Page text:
With Upton in right and Young in center, Nava is our left fielder after a bounceback season in Philadelphia earned him a 2018 opportunity across the state. It will be interesting to see if Bourjos, our fourth outfielder, can nail down a job with the Cubs, because his speed and defense are attractive.

Video: TB@NYY: Bourjos hits a two-run triple to left-center

Though he didn't make this roster focused on vets, Rusney Castillo, who has logged just 99 games in the big leagues, is an interesting invitee to Red Sox camp. He's owed $35.5 million over the next three years whether he makes the team or not, but Boston is likely hoping he performs well enough this spring to attract trade interest.

Starting pitchers (5): Bartolo Colon, Rangers; Derek Holland, Giants; Tyson Ross, Padres; Chris Young, Padres; Hisashi Iwakuma, Mariners

If this column serves no other purpose, making Colon the ace of a ballclub -- even a fake one -- was worthwhile. He's 44 and three wins shy of Juan Marichal's mark for the most career wins (243) by a Dominican Republic-born pitcher.

Video: Colon, Banister on competition within the rotation

A former World Series star with the Rangers, Holland is a depth add to a Giants club with some uncertainty in its rotation. He pitched to a 2.37 ERA in his first 60 2/3 innings with the White Sox in 2017 before his year imploded.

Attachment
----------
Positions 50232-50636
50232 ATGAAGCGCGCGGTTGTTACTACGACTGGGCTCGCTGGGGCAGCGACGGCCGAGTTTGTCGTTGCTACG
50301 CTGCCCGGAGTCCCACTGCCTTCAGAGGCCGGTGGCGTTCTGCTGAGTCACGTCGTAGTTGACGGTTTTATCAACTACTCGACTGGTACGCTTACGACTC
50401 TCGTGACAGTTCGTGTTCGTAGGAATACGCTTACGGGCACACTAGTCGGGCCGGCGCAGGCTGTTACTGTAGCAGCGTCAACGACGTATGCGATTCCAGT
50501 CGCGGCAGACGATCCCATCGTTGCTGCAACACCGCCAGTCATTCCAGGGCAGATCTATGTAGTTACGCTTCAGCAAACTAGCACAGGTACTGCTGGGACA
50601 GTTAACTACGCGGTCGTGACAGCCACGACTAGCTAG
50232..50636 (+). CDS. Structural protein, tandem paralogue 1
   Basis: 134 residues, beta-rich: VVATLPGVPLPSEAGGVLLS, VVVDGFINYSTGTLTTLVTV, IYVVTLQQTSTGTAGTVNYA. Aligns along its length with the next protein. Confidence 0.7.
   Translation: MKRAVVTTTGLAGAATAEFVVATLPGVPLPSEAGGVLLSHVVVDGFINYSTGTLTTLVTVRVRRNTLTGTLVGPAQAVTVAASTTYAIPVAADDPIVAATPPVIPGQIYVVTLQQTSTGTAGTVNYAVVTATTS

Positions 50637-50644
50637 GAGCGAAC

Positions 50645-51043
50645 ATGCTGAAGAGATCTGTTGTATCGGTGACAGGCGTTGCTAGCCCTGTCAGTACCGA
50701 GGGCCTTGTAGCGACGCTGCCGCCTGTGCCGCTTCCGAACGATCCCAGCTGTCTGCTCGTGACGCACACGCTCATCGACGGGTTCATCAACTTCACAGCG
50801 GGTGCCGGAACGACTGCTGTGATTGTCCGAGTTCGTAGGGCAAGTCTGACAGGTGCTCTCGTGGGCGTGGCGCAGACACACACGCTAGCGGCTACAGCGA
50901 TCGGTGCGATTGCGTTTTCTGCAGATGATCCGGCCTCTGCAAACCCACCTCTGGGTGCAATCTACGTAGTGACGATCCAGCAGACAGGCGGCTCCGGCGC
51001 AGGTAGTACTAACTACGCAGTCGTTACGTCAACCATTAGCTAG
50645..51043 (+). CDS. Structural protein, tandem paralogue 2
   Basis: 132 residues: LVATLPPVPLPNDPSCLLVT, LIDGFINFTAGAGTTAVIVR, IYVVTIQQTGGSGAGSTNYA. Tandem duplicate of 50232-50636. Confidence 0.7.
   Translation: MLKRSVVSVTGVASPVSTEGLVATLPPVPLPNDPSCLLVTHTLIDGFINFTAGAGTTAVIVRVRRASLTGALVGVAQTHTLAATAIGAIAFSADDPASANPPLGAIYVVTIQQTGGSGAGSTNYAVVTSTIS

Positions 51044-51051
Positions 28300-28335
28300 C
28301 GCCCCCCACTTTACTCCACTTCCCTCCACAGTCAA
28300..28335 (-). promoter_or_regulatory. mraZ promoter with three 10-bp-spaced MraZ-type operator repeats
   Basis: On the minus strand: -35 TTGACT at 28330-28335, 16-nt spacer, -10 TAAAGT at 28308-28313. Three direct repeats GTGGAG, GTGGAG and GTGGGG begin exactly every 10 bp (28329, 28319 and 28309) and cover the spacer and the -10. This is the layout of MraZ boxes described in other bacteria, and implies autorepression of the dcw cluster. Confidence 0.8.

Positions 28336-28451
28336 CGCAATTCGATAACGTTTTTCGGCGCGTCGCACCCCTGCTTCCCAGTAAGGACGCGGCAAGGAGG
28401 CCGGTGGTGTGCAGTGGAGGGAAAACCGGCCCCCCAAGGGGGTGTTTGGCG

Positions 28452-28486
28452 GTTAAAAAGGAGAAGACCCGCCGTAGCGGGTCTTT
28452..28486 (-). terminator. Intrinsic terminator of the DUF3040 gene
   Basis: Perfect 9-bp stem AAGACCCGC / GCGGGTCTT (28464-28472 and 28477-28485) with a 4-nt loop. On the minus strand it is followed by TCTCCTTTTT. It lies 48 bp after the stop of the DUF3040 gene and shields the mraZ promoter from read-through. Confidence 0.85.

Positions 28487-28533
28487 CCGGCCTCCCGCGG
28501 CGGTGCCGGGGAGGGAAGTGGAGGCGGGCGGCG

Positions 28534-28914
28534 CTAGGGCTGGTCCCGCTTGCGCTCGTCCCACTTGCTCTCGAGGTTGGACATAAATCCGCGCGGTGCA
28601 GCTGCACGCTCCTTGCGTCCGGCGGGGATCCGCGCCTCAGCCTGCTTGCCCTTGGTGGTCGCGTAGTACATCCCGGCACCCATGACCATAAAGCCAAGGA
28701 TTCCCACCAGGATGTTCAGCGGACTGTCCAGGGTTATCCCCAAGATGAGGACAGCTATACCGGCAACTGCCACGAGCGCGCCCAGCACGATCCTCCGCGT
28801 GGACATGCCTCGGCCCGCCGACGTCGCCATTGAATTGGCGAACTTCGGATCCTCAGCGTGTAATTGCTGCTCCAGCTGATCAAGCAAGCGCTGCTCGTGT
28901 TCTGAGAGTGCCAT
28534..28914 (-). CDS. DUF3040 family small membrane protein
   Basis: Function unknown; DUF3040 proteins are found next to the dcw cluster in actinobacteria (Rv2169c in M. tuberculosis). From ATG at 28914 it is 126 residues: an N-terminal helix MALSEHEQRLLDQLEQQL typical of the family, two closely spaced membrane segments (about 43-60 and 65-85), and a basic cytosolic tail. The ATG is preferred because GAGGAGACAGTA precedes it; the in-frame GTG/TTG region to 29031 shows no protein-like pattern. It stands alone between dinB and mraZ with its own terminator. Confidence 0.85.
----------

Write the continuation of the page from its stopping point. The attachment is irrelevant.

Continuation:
I don't know if it's good or bad that the Padres provide two-fifths of our starting rotation; I just know it was funny to see them bring back both their '07 All-Star Young and their '14 All-Star Ross. Maybe this is the year Ross, a year-plus removed from thoracic outlet syndrome surgery, puts it back together.

And we'll round out the rotation with Iwakuma, who is trying to pitch his way back onto the Mariners after last year's shoulder woes.

Because the starting-pitching market has moved at a glacial pace this offseason -- and only recently got some traction with the Darvish signing -- I would not be surprised if we start to see a lot more non-roster activity here in the coming days, or weeks. For now, Jonathon Niese (Rangers), Kris Medlen (D-backs) and Hector Santiago and TJ House (White Sox) are some other interesting names here.